Linda Clare, Professor of Clinical Psychology of Aging and Dementia at the University of Exeter, said people with dementia have a right to cognitive rehabilitation - and it is as relevant for them as physical rehabilitation for people with physical impairments.
Writing in the journal PLOS Medicine, Professor Clare said both share a goal to enable people to participate in everyday life, and in their families and communities, in a way that is meaningful to them.
Professor Clare said: "We tend to think of rehabilitation in terms of people with physical impairment following an injury, but it is equally important in people with cognitive impairment. As a society, we now have a much greater recognition that people with physical disabilities have the right to access services and opportunities, but there it still a long way to go for people with "hidden" disabilities such as dementia, in a landscape where the numbers of people with dementia are expected to rise from 44 mill in 2015 to 117 million by 2050.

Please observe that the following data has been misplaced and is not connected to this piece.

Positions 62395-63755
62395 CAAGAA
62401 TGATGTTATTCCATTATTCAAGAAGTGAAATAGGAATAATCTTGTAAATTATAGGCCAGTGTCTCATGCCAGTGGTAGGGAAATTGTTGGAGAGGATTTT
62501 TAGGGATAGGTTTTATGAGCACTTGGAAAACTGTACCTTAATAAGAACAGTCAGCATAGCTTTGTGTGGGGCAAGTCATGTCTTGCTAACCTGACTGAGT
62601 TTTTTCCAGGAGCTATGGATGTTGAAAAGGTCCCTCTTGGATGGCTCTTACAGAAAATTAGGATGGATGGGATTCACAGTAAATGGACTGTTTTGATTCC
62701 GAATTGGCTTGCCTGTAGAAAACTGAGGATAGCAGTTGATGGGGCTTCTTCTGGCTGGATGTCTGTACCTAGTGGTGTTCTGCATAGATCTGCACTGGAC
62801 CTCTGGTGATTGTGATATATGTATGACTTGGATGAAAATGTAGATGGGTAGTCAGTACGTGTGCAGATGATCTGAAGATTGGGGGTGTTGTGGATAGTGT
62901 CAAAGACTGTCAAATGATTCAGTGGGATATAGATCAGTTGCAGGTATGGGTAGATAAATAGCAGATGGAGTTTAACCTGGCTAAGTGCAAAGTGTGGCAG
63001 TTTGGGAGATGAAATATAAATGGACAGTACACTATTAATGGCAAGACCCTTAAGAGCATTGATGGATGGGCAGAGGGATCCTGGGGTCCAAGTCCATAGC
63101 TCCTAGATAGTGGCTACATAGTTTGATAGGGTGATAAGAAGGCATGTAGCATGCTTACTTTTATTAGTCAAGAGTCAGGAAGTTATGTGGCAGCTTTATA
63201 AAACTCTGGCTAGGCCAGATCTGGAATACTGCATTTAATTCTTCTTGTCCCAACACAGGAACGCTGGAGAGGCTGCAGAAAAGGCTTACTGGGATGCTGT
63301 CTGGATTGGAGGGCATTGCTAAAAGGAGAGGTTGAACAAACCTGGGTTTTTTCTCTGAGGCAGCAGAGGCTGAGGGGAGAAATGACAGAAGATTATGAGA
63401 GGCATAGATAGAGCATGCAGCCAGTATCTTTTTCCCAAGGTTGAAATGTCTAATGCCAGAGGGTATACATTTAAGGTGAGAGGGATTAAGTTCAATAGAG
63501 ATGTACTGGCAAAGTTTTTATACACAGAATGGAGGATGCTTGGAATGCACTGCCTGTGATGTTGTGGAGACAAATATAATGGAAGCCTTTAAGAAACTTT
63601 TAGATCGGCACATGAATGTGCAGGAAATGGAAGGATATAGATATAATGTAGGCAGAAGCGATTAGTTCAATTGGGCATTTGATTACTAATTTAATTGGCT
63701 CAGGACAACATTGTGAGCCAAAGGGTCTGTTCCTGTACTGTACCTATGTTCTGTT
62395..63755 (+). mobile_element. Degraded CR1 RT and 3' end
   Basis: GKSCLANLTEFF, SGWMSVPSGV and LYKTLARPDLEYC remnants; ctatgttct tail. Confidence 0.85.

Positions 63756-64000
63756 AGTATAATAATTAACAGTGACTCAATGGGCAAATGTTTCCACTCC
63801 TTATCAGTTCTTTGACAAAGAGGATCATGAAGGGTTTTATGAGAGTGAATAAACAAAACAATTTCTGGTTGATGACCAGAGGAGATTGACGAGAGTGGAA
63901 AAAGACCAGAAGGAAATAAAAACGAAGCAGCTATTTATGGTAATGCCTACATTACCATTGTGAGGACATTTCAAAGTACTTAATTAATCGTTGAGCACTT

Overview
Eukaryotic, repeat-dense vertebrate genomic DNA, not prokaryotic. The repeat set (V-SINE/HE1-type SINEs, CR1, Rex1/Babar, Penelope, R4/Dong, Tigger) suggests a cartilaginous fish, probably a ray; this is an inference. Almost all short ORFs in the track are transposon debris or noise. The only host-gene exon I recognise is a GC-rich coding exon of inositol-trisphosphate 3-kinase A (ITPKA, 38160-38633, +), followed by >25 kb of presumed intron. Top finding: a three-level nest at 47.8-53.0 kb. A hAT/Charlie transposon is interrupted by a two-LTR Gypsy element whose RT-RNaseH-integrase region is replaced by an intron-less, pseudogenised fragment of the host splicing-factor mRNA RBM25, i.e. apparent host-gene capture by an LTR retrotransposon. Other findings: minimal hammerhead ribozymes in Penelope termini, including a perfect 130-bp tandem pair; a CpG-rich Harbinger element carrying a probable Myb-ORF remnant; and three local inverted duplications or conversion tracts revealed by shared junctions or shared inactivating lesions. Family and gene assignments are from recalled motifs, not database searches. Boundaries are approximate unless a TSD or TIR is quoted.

Professor Clare oversees the GREAT trial, which is assessing the success of cognitive rehabilitation in more than 500 people across eight sites in the UK. It focuses on tailor-made approaches to the specific, individual problems people encounter at different stages of dementia. Examples may include people wanting to use email to stay in contact with family and friends, gain confidence to go outside, or manage daily tasks better. For people in the more advanced stages of dementia, approaches may focus on being able to dress independently or engage in pleasurable activities.
Professor Clare believes the positive rehabilitation approach may be partially funded through redeploying some of the spend on dementia, through preventing physical difficulties, limiting the costs of managing distressing symptoms, and delaying institutionalisation. She stressed the need to develop service systems that train staff and involve families.